Interviews with president likely to end as Czech Radio rejects live format

Miloš Zeman, Hovory z Lán, photo: Khalil Baalbaki

Regular Czech Radio interviews with the Czech president will most likely be discontinued. The station is refusing to carry on with the present live format following a scandal surrounding foul language uttered by President Miloš Zeman in the programme’s most recent edition. The broadcaster says it will only pre-tape the show – an idea rejected by the president.

Miloš Zeman, Hovory z Lán, photo: Khalil Baalbaki
An edition of Hovory z Lán, or Talks from Lány, broadcast live from the president’s residence, made international headlines in November due to the very strong language used by Miloš Zeman. The president used a number of swear words on the programme – broadcast at 5 PM – including an earthy Czech translation of the name of the Russian group Pussy Riot.

The president later said that almost all of the vulgar expressions were direct quotations, though questions remain as to why Mr Zeman chose to use such foul language in the first place.

The furore caused by the interview has contributed to a sharp drop in public support for the president – and now looks likely to bring about the end of the programme itself.

Miloš Zeman, Hovory z Lán, photo: Khalil Baalbaki
Czech Radio’s supervisory board last month came to the conclusion that the broadcaster had breached the law, as well as its own statues, by airing the expletive-dotted interview. The board also suggested the show be pre-recorded.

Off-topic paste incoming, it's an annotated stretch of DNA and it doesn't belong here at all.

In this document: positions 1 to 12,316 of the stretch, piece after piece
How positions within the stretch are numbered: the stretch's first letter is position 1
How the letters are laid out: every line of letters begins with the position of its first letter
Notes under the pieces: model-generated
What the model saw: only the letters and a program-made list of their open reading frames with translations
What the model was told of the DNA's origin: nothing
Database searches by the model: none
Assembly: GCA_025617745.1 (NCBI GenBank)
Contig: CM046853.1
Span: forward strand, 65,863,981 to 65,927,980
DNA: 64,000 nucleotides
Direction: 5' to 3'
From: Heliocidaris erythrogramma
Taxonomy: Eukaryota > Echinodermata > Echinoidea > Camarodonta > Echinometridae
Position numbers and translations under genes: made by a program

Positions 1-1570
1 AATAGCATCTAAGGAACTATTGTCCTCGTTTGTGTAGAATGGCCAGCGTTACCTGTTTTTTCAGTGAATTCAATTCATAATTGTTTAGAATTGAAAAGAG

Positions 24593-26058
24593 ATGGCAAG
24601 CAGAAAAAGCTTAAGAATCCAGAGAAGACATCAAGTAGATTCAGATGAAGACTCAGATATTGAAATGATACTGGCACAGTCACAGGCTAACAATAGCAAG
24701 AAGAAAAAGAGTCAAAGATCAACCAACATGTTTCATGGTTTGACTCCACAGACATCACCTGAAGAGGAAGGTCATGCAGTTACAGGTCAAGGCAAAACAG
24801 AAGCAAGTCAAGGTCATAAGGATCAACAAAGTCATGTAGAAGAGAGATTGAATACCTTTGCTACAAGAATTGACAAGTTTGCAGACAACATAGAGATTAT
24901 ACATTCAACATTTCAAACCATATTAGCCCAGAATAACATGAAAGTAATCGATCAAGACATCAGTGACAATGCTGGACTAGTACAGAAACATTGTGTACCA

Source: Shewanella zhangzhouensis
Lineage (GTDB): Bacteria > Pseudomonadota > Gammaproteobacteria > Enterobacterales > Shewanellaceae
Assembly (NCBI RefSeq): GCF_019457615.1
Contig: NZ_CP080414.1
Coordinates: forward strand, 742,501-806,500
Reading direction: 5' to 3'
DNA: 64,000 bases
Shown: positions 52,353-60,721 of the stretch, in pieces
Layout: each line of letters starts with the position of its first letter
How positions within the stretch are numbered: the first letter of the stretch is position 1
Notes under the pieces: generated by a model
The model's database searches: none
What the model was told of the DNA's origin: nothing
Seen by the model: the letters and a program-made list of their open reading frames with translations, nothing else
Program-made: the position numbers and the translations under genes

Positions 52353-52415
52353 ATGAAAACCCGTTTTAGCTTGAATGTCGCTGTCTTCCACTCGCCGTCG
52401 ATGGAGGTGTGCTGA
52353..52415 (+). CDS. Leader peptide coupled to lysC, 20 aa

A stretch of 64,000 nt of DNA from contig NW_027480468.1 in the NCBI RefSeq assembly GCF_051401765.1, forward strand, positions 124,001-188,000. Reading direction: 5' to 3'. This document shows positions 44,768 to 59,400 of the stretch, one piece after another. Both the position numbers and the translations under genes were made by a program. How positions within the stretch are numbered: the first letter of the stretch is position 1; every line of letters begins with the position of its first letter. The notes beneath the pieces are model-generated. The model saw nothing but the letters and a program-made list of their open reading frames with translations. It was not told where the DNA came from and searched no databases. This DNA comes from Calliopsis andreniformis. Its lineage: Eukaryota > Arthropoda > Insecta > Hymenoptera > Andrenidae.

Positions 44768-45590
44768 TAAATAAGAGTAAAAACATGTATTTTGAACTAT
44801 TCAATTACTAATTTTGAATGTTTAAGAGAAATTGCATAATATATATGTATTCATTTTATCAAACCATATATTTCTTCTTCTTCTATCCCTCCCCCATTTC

Czech Radio’s management initially said the station wanted to continue airing live interviews with the president. However, the broadcaster’s director general, Peter Duhan, on Monday announced that only pre-taped interviews with the president would be aired in the future. “We should respect the conclusion of Czech Radio’s supervisory board. That’s why my decision was so unequivocal, and that’s why I wrote to the president that we wanted to keep the programme but that we can only broadcast pre-recorded interviews.”

The programme’s tradition goes back to the first president of Czechoslovakia, Tomáš Garrigue Masaryk. The show was revived after the fall of communism in 1990, with Václav Havel regularly addressing listeners over an eight-year period.

Peter Duhan, photo: Khalil Baalbaki
The programme was re-launched in June last year, several months after Mr. Zeman’s election. Since then it has been broadcast every three months or so.

But Czech Radio’s freshly announced decision not to broadcast live interviews with the president will most likely spell the end of Hovory z Lán in its current form.

President Zeman had earlier refused the idea of pre-taping the show, a position reiterated by his spokesman on Monday. The show might move to a commercial broadcaster, although none of the big radio stations has to date confirmed interest in taking over the programme.